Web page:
Periodic Trends describe repeating patterns that help predict certain properties, depending on an element’s location in the Periodic Table. In this section, I will discuss the periodic trends of atomic radius, ionic radius, ionization energy, electronegativity and electron affinity.
In order to better understand Periodic Trends, it is best to explore Coulomb’s law, which describes the force of attraction between opposite charges. Coulomb’s Law states that the force of attraction between two opposite charges is proportional to the strength of those charges, and inversely proportional to the square of the distance between those charges.
F = force of attraction (or repulsion)
k = proportionality constant
q1 = the magnitude of charge on particle 1
q2 = the magnitude of charge on particle 2
r = distance between the two charged particles
Let’s consider this equation qualitatively. If we increase the charge on either q1 or q2, we increase the magnitude of the attractive force. When we increase the distance between the two charges (r), we decrease the magnitude of the attractive force by a factor of distance squared. Since the denominator is squared, distance has a greater effect on the attractive force than charge. In other words, if charges are too far away from each other to exert a force on each other, the magnitude of their charges becomes insignificant.
Let’s use some fictional numbers to illustrate this. Let’s say q1 represents a nucleus with only one proton, charge +1, and q2 represents a valence electron of charge -1. Recall that a valence electron is an electron in the atom’s outermost energy level or shell. And, let’s say the distance r between the proton and electron is 1 (again, this is a fictional number without units). Plugging these numbers into our equation, we see that the attractive force is proportional to -1:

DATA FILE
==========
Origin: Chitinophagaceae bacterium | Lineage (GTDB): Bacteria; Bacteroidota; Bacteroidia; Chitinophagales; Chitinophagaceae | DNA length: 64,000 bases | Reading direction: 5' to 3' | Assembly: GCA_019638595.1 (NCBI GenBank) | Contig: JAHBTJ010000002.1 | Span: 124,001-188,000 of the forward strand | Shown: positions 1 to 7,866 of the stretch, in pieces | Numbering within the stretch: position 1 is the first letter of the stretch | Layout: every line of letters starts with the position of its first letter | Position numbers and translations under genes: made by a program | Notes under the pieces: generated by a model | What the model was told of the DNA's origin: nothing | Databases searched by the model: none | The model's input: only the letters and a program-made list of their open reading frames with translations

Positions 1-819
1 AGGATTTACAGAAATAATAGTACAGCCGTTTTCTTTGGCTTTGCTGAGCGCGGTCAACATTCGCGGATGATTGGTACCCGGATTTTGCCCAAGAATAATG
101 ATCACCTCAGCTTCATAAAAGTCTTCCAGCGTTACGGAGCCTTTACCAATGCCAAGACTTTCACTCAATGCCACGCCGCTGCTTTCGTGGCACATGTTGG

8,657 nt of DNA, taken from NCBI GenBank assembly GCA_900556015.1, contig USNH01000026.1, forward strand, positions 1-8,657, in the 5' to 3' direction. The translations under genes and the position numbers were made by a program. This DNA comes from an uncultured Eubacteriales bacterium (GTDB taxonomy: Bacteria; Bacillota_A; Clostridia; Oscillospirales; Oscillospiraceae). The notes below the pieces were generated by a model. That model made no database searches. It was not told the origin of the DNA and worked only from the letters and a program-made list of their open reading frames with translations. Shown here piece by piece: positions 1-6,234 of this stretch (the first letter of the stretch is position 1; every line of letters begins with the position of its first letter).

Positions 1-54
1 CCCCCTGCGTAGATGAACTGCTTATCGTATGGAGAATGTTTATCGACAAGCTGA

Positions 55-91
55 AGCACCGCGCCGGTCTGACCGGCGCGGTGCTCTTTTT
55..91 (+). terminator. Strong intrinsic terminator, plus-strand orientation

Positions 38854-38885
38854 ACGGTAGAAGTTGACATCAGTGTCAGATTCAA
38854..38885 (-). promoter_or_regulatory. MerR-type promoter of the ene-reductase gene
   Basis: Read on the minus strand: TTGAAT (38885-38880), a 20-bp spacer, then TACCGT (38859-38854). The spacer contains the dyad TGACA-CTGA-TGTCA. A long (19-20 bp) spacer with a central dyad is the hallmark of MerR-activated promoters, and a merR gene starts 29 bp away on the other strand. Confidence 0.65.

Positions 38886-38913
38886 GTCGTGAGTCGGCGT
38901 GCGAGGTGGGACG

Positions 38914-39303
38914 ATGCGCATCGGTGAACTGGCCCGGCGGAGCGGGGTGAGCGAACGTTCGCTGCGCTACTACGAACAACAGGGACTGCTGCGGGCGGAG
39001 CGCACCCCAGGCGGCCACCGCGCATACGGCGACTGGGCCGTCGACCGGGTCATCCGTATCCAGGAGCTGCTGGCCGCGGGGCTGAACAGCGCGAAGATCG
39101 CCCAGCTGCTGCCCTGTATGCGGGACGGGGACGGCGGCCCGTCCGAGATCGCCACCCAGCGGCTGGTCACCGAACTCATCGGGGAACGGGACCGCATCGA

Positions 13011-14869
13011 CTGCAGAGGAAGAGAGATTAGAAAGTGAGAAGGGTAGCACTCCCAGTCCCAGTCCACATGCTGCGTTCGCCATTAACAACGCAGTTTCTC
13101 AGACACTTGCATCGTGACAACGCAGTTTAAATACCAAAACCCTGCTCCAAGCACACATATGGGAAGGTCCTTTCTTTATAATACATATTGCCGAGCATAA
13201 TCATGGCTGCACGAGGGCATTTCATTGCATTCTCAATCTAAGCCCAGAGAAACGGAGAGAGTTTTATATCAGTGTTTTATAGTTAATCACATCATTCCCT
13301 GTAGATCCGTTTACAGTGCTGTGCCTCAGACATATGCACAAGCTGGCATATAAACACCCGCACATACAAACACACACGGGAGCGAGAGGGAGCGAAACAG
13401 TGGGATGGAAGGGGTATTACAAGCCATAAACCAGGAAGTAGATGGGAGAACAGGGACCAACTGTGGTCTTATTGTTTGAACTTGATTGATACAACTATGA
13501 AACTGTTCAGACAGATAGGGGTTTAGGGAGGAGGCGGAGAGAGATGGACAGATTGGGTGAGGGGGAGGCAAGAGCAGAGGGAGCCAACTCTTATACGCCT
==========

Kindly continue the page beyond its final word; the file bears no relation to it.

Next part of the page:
It is “proportional” to -1 because we haven’t defined what the proportionality constant k is, which would be the same in all instances, since it’s a constant.
Now, let’s say we double the charge on the nucleus by adding another proton, so its charge q1 = +2.
All else being equal, the attractive force has doubled when we double the number of protons in the nucleus.
Let’s see what happens now when we double the distance between the nucleus and the valence electron. When we double the distance between the 1 proton in the nucleus and its outermost electron, the attractive force is reduced to -1/4.
This is what scientists refer to as the “inverse square law.” The inverse square law describes a quantity that is inversely proportional to the square of the distance from its source. Other examples of physical entities that observe this law are the force of an electric field on a charge particle, the force exerted by a magnetic field, and the intensity of light.
In terms of periodic trends, we will explore the effects of nuclear charge on certain atomic properties, as well as distance between the nucleus and its outermost valence electrons.